an ode to surfing

zach_montauk_1A particularly popular and trendy activity these days, it feels a little trite to wax on about surfing, but as a now observer of the sport, I’m enjoying a new perspective. Once a barely mediocre surfer, at best, I would take the LA city bus from my apartment in Marina del Rey to Manhattan Beach early in the morning to pick up a board and practice my skills. I was there for only a summer and while I was fiercely addicted, it ended with a crash that left me fractured – collarbone and confidence. Every summer since I’ve tried to get back out there to overcome the fear, but usually I just end up standing on the shore, zipped into a wetsuit, feeling foolish. To alleviate some of the pressure, I decided to change my role and took to photographing those who can do. Luckily I know some pretty handsome (and skilled) subjects.

I would normally relish in the summer Saturday/Sunday sleep-in, but with a boyfriend whose day revolves around the surf forecast, it was more likely I would be up with the sun – and sometimes even before it. I wouldn’t call myself a morning person, but there is something about those early hours on the beach that make it hard to stay in bed snoozing. The younger house guests asleep where they’d landed on couches the night before, we’d quietly make coffee before slipping out for the morning surf check. Sometimes a barefoot stroll to Ditch Plains and sometimes a pick-up truck drive to scope the surrounding spots. Sometimes cocooned by foggy surroundings, sometimes warmed by the blazing, rising sun. To a surfer, as long as there are waves – sometimes big, sometimes small – there’s never a bad time to be out there.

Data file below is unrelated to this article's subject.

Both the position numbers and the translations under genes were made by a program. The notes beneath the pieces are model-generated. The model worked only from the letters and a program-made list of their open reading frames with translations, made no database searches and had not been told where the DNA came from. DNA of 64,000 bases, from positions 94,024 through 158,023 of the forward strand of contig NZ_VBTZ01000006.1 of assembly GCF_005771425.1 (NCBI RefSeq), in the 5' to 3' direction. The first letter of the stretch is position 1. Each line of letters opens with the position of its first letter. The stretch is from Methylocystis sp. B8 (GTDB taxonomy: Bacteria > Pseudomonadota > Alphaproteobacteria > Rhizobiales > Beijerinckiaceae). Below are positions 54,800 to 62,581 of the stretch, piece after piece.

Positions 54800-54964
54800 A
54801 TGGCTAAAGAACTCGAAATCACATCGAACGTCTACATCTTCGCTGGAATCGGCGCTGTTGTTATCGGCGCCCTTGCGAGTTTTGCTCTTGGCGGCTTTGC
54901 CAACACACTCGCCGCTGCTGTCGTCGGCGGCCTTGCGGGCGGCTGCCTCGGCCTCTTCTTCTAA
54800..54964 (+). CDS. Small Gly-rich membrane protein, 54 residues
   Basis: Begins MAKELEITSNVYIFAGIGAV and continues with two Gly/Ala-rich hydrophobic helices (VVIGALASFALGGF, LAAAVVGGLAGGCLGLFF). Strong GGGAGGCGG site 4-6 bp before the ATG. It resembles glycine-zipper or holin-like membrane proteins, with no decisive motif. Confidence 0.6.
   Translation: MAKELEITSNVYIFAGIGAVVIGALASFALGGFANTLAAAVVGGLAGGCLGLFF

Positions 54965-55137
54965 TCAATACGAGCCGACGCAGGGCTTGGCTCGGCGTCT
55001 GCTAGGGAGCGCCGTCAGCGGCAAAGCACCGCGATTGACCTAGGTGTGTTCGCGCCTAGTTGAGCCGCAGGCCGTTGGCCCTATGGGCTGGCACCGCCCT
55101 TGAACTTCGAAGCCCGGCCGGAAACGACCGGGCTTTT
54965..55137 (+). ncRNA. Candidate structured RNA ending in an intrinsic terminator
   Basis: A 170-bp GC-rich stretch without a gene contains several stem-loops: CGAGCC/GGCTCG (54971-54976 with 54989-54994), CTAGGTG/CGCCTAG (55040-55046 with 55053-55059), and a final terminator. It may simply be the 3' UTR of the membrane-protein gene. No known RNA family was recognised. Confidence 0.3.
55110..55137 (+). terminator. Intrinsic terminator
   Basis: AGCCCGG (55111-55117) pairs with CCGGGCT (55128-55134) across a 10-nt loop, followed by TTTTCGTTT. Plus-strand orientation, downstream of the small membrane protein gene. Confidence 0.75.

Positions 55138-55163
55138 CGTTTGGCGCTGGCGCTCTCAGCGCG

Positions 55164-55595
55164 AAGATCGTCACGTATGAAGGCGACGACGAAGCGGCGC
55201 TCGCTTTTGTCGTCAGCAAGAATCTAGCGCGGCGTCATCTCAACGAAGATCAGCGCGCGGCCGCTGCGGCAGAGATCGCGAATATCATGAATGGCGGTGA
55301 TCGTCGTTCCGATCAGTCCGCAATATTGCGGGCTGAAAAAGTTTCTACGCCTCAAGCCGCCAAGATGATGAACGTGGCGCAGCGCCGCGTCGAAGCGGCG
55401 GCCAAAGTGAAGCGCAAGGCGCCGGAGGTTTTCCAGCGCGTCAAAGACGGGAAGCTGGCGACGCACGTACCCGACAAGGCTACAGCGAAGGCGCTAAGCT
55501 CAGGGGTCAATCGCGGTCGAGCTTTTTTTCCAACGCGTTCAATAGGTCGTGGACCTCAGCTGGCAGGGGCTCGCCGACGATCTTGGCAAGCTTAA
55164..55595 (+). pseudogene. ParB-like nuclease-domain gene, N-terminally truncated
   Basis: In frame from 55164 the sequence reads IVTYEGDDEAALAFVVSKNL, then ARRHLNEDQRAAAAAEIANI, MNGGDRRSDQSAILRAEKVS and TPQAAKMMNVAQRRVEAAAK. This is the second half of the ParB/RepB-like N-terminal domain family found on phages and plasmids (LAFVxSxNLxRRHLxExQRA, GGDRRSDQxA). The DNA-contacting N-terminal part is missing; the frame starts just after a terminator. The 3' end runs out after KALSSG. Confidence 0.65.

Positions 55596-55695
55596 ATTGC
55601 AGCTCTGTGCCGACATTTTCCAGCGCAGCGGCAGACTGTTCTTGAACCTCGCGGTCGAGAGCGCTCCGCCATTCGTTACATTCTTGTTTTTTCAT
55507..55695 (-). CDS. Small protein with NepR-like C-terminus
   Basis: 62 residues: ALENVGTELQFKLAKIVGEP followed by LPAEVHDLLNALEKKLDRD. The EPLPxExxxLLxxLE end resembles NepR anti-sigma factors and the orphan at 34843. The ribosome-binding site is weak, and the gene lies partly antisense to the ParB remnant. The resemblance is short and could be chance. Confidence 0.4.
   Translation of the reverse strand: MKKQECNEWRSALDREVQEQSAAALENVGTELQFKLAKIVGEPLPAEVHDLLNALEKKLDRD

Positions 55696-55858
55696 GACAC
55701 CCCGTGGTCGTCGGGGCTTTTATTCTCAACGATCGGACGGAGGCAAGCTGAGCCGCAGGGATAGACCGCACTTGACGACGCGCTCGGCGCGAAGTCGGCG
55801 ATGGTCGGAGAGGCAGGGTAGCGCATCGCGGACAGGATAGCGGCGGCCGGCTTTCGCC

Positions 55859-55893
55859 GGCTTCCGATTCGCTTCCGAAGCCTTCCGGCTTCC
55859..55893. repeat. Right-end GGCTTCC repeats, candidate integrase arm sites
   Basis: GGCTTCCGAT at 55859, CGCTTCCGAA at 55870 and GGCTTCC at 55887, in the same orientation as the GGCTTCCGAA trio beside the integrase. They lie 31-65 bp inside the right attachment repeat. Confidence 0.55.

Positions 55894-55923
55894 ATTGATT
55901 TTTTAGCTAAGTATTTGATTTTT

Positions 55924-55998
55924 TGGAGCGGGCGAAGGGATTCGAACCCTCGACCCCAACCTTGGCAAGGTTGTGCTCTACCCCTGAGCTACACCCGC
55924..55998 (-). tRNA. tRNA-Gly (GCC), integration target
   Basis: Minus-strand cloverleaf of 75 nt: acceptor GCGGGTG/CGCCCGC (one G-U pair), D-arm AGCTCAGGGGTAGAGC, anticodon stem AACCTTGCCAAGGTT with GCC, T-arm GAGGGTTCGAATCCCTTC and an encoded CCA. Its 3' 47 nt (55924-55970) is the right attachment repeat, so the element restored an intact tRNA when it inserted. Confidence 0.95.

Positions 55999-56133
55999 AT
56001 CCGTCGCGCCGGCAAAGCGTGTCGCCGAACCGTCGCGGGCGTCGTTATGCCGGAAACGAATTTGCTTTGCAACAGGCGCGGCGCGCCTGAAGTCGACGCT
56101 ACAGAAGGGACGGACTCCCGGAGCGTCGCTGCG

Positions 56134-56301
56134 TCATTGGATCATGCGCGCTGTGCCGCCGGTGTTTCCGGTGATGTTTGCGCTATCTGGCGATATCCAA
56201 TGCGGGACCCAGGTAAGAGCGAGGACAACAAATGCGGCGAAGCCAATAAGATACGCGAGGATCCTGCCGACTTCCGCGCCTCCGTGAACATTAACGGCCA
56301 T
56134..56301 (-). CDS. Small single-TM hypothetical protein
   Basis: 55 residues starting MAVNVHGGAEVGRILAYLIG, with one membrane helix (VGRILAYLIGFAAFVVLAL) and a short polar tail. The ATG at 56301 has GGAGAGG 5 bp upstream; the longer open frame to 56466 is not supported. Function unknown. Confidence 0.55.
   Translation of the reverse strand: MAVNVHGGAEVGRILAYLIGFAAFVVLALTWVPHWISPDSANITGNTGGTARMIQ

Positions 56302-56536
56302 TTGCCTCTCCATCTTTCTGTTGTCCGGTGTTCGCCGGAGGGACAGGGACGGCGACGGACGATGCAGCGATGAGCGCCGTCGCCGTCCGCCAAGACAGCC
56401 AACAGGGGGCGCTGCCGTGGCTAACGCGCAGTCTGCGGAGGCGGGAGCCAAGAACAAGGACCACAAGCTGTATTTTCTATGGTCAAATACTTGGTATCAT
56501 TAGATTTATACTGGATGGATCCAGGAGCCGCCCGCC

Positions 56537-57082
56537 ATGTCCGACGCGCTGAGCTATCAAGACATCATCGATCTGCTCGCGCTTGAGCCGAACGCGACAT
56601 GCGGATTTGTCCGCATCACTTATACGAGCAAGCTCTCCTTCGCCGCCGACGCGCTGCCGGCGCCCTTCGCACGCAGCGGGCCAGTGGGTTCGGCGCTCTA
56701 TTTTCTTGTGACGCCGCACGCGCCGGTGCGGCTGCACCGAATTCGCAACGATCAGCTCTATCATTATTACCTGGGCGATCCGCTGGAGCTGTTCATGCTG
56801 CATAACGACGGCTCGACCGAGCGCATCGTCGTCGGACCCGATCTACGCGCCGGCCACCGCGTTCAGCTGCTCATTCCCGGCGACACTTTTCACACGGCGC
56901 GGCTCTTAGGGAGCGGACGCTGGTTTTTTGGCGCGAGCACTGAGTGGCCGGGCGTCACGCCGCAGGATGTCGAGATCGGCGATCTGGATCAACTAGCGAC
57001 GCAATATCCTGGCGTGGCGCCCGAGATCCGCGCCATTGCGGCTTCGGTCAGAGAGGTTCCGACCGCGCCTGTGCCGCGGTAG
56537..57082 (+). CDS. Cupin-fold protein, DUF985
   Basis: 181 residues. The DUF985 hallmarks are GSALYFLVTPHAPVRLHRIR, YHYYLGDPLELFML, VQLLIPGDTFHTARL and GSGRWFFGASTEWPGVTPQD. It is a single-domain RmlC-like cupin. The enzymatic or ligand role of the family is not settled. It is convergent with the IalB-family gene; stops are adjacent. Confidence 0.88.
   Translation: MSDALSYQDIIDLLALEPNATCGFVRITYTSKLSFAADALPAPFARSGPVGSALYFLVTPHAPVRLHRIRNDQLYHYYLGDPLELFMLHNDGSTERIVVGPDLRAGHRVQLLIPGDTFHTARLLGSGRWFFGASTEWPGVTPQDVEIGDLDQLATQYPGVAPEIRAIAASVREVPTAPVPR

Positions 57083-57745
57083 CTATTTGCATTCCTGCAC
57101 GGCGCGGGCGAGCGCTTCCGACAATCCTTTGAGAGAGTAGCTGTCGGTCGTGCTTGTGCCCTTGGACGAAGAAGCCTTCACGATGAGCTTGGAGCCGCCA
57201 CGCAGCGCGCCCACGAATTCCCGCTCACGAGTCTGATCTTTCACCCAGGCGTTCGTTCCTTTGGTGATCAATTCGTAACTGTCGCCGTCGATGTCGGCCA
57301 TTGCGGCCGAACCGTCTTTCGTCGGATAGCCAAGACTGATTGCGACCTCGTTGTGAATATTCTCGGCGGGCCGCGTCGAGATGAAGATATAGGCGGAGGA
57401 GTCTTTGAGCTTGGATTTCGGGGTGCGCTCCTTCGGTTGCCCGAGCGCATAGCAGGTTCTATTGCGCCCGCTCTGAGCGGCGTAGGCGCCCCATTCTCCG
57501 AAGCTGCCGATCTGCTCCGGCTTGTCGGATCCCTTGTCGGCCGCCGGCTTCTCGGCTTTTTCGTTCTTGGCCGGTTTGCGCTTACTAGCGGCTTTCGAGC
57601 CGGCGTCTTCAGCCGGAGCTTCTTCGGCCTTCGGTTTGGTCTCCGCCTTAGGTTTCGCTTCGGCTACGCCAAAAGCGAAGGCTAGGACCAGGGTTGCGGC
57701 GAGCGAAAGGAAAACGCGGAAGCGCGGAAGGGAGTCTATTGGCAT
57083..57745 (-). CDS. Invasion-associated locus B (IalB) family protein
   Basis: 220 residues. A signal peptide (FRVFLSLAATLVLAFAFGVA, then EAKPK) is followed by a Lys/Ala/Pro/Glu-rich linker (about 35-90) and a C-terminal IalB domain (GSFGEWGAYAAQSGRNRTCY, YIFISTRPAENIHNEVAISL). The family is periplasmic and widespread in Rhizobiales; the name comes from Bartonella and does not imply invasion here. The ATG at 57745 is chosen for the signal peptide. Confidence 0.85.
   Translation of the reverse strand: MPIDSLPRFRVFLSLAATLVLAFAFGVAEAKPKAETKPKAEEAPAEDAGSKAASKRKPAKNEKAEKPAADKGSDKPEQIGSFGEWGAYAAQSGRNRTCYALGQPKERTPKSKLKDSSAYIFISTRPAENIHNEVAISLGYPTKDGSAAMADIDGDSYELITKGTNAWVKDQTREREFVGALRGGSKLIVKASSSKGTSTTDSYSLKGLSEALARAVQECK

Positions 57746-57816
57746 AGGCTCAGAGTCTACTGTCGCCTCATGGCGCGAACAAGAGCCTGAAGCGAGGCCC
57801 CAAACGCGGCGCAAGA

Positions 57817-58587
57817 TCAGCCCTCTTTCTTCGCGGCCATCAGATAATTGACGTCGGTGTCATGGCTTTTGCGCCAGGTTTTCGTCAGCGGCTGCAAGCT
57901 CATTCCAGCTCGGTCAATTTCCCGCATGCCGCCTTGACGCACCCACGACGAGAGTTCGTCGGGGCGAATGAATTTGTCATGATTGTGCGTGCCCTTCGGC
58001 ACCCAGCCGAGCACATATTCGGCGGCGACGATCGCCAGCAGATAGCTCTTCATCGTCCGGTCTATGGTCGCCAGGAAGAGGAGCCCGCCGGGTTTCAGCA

And so the inquiries would continue throughout the day. No sooner would we return, boards pulled from the truck, wetsuits hung to dry, outdoor showers complete, and the itch to get back out there would start creeping in. The flag in the crow’s nest flapped signals like an air traffic controller relaying the wind forecast that hinted at current surf conditions. I can recognize clean sets and favorable conditions, but for these surf scientists I spent my days with, there was so much more to consider. There were the individual breaks that they knew by heart, the tides, the wind direction and the proper board selection. Days dictated by surf, this was my first summer that I wasn’t committed to being a die-hard beach bum, and happily so. I delighted in their knowledge, excitement, and love of the sport. I loved capturing moments in rapid succession for them to replay later, congratulating or critiquing themselves on form and wave.

kelly_zach_ditch plains

photo by jeff friedlander

Zach and Jeff MontaukSometimes I really miss being in the water, feeling so completely in the (oft rough) hands of Mother Nature. Maybe one of these days I’ll get back out there, but for now, taking early-morning photos from a spot like this is a ritual I’m on board with.

an exhaustive essay on execution. or the opposite of it.

Lately I’ve been wanting to reach out to some people who I feel inspired by. Whether they spoke at a workshop I attended or wrote a post that really resonated with me, just a note to tell them what an impact I think they’re making. Acknowledging something that someone is doing well is very easy to not do, but I have to think that doing it goes a long way. It’s such a simple gesture, yet I totally over think it and thereby suck the life right out of it.